An Ontario law that limits large trucks to a speed of 105 km/h is unconstitutional, a justice of the peace has ruled,
Truck driver Gene Michaud of St. Catharines, Ont., was charged with not having a working speed limiter. He argued in court the device compromised his safety.
In his ruling released Wednesday in Welland, Ont., Justice of the Peace Brett Kelly agreed. Some truckers do, too.
"Don't let the cars do 120, 125, 130 km/h and force us to do 105 km/h," said Ron Fryer outside the Husky truck stop in Windsor, Ont. "All the trucks are jamming and getting stuck together."
Trucker Tom Rock said speed limiters required in Ontario make driving in the United States most frustrating.
"They don't have to use limiters over there," he said. "They can run [100, 120, 130 kilometres] an hour, and if you're in the middle lane, you're just going to get run over," Rock said.
Trucking association disagrees with justice
Some other truckers, the government and the president of the Ontario Trucking Association feel differently.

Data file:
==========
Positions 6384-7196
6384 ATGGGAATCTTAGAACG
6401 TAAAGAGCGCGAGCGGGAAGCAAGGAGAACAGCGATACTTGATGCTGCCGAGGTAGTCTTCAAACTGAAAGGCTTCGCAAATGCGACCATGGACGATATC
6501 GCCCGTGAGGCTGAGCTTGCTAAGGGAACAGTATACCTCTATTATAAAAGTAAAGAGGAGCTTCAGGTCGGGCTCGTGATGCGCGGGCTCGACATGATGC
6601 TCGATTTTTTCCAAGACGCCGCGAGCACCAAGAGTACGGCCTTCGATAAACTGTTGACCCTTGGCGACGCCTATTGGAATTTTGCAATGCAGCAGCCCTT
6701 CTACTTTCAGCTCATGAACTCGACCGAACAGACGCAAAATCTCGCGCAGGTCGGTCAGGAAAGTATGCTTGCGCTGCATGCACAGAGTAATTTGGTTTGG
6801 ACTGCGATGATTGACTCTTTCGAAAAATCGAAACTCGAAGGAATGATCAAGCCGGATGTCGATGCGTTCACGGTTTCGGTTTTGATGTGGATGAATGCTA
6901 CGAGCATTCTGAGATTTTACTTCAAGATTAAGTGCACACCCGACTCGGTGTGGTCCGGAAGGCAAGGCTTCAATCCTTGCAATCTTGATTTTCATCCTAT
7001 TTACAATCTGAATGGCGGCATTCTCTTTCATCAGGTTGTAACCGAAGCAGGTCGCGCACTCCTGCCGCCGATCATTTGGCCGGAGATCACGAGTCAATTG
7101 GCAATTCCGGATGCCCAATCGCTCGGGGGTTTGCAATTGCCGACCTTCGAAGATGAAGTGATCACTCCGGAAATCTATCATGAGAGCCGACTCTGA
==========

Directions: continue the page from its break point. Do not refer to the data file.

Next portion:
Trucking association president David Bradley said limiters don't make highways or trucking more dangerous.
"The facts would suggest otherwise," he said.
This week, the province released the Ontario Road Safety annual report, which showed that when speed limiters for trucks were introduced in 2009, the number of people killed in collisions involving large trucks immediately fell 24 per cent from the year before.
Numbers aren't available for years after 2009.
"We have not seen the kinds of elephant races they were talking about," Bradley said of trucks driving side-by-side on highways. " I have a great admiration for truck drivers —they are some of the safest drivers on the road —but I can’t support what some of the drivers are saying."
"If we go over the limit, sometimes it's harder for a truck with a heavy load to stop than it is for a car," said trucker Noel Cabrera. "I don't mind my truck going 105 km/h."
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